The gold standard for deploying guest Wi-Fi networks is to deploy a technology that uses per-user micro-segmentation or by another name per user dynamic VLANs. What this means is that each user that logs into the network will be placed into their own bubble. As a result, they will not have the ability to see any other devices on the network, and no other devices will have the ability to see them. It also means that they each have a unique internet gateway. If their computer does something to impact the performance of the network, it is only impacting their bubble.
So, with micro-segmentation in mind, let’s look over the problems we have discussed so far.
The one large network segment is broken into a unique network segment for each guest. This prevents users from being able to probe each other’s devices for vulnerabilities because those devices are separated at both the second and third layers of the network structure.
In the case of the conference center guest user plugging a rogue DHCP server into the network by accident, it would only impact his/her segment. All other users of the network will continue to function as normal because micro-segmentation has isolated the issue to the one small segment assigned to that user.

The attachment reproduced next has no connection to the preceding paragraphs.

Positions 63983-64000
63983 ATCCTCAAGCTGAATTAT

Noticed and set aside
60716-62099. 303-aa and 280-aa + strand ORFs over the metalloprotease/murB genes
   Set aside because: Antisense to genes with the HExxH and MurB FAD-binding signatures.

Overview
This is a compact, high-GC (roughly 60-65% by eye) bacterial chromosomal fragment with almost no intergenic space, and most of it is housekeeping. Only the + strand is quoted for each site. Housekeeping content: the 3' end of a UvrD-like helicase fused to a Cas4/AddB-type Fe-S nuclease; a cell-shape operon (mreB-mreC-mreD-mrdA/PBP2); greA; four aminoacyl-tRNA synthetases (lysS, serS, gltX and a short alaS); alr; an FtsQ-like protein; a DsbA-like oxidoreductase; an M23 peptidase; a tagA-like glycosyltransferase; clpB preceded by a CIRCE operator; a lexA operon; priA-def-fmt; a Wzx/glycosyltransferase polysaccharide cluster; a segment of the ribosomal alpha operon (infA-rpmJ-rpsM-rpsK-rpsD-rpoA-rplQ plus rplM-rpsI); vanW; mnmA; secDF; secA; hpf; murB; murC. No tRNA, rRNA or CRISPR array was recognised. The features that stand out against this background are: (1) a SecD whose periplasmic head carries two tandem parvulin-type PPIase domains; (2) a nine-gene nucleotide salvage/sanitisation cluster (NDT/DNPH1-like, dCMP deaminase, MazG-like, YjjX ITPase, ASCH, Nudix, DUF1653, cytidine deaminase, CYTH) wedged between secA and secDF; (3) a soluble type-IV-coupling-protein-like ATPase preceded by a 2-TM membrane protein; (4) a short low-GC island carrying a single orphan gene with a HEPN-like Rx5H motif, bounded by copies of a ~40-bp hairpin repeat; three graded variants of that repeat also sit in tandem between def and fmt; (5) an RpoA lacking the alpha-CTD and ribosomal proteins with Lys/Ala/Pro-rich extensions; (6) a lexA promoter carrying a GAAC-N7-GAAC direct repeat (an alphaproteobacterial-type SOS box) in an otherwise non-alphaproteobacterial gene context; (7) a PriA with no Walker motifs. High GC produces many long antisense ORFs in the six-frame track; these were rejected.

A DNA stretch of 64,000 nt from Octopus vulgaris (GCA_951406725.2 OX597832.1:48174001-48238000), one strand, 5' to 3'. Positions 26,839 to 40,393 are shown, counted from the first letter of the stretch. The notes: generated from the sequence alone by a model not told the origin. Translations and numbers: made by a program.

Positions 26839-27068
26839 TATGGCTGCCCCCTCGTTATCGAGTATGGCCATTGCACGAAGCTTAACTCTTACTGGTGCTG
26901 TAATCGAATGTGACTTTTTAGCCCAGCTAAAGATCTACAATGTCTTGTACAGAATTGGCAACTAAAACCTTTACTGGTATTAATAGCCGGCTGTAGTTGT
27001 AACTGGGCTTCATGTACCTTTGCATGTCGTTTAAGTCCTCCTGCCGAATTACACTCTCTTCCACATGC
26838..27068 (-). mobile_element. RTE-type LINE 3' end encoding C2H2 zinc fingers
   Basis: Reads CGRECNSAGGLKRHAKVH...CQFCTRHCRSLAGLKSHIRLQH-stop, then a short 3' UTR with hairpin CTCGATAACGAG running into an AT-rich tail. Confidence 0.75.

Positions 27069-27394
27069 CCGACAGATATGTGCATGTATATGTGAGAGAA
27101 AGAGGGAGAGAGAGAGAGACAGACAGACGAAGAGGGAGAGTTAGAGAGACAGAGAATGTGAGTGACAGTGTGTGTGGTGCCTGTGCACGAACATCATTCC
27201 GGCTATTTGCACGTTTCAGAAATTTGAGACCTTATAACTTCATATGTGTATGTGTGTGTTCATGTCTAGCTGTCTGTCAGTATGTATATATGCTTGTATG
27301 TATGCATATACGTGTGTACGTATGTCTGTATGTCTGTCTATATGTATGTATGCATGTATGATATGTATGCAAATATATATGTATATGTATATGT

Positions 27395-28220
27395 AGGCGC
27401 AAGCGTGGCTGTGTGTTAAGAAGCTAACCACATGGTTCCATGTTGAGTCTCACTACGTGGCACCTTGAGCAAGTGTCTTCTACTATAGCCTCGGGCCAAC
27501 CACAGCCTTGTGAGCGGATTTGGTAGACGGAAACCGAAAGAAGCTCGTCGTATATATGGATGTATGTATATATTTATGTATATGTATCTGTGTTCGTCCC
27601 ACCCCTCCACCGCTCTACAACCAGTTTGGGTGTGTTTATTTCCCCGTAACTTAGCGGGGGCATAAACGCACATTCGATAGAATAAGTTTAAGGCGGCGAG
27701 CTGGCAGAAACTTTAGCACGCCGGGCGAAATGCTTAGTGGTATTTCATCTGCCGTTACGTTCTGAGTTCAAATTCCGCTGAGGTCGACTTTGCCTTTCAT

Finally, in the case of the infectious laptop spreading its virus to other machines and causing a denial of service attack on the internet gateway, this would again be isolated due to micro-segmentation. The infected computer would not have access to any other devices on the guest network, and an attack on the internet gateway would only impact the performance of his segment, not everybody else.